We live in the time of convergence. Cell phones have practically merged with computers and a single laptop is as capable as a music studio. However, there is one gadget in our homes that has managed to escape this trend: the TV. Apart from getting flatter, it’s only the TiVo-like devices that have attempted to change the game. I’d say that hasn’t managed to revolutionize the way we look at the TV. Things might be about to change though.
The main players on the field right now are Apple and Google. Apple has for a long time kept their “hobby project”, the Apple TV, alive in spite of lacking consumer interest. About five months ago Google announced its, creatively named, contender: Google TV. I will not dig into the technical details of the two offered solutions, as that is not really my area of expertise. Instead I will focus on my impressions so far and what I believe to be the most interesting consequences of the TV finally getting connected.
First of all, it’s about time that the TV is coming online! Not only that, also that it gets connected to your local network at home in an easy way will be a great thing for the not-so-tech-savvy late majority. As Google put it during the initial presentation of Google TV, the TV is the biggest screen in most people’s homes, but still it’s not used too often. Let’s see photo slideshows, Youtube clips, edited home videos and everything else digital on the king of all screens.
For advertisers this also means great possibilities. Not only through the sheer fact that the step from seeing a commercial to taking action online is even shorter, but the possibilities offered by the apps that can be created are quite significant. Why not take sponsorship to the next level and create a Red Bull app that is the interface for watching extreme sports?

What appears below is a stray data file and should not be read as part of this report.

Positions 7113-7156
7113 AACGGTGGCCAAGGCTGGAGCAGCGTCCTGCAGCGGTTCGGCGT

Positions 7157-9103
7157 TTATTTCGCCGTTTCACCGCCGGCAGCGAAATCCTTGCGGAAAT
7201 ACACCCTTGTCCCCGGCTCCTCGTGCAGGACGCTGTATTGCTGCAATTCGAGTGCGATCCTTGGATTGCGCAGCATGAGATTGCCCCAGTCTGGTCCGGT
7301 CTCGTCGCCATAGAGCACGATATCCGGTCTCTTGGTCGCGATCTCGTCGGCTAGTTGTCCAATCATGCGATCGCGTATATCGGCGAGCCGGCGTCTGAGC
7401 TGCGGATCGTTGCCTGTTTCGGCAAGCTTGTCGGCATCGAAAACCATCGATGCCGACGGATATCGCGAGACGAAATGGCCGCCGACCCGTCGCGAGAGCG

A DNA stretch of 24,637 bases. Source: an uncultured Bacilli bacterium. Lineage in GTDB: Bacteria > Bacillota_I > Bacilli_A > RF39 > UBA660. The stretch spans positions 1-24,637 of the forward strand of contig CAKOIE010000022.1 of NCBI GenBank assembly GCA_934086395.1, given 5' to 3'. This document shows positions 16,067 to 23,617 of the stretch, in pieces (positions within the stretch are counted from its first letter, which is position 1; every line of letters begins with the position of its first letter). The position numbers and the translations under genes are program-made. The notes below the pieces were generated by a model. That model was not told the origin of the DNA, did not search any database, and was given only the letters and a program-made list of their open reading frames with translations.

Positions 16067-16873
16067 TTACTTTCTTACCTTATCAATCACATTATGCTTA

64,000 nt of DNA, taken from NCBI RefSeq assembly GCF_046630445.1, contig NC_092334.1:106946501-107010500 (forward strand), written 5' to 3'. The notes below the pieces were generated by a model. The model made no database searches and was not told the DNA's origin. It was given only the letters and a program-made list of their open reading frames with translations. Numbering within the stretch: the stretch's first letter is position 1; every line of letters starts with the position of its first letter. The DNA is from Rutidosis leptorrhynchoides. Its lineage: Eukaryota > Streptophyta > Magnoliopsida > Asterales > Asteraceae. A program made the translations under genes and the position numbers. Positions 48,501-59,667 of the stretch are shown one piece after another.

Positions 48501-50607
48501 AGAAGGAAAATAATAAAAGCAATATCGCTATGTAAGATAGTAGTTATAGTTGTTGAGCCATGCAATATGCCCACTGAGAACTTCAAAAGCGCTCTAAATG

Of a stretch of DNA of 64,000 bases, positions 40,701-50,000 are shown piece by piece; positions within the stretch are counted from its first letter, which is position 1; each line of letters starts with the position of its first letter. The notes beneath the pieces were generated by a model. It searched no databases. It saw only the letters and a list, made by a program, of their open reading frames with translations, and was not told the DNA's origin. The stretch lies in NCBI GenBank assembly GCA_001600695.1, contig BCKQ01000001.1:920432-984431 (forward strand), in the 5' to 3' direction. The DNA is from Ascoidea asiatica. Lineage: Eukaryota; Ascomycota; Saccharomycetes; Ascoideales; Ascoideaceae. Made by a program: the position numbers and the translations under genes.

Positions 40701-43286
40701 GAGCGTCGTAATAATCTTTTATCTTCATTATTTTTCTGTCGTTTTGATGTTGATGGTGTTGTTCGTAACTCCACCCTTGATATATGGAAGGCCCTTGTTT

For consumers, the apps are likely to offer an enhanced viewing experience. Imagine watching a show where you can affect the plot through interactive voting during the directly through your TV, or just accessing all possible statistics in real-time during a soccer game.
Apple and Google are two of my favourite brands. As can be seen on the tag cloud on the right side of this page, they’re in general quite popular to discuss in this crowd. I believe that they have started something very promising. This sentiment is however not shared by everyone (Nicholas Delson and Matt Burns for example), but at least I’ve felt that the TV is like the slightly less capable baby brother of my laptop. It might just be that he’s growing up, and you all know how fast that happens nowadays.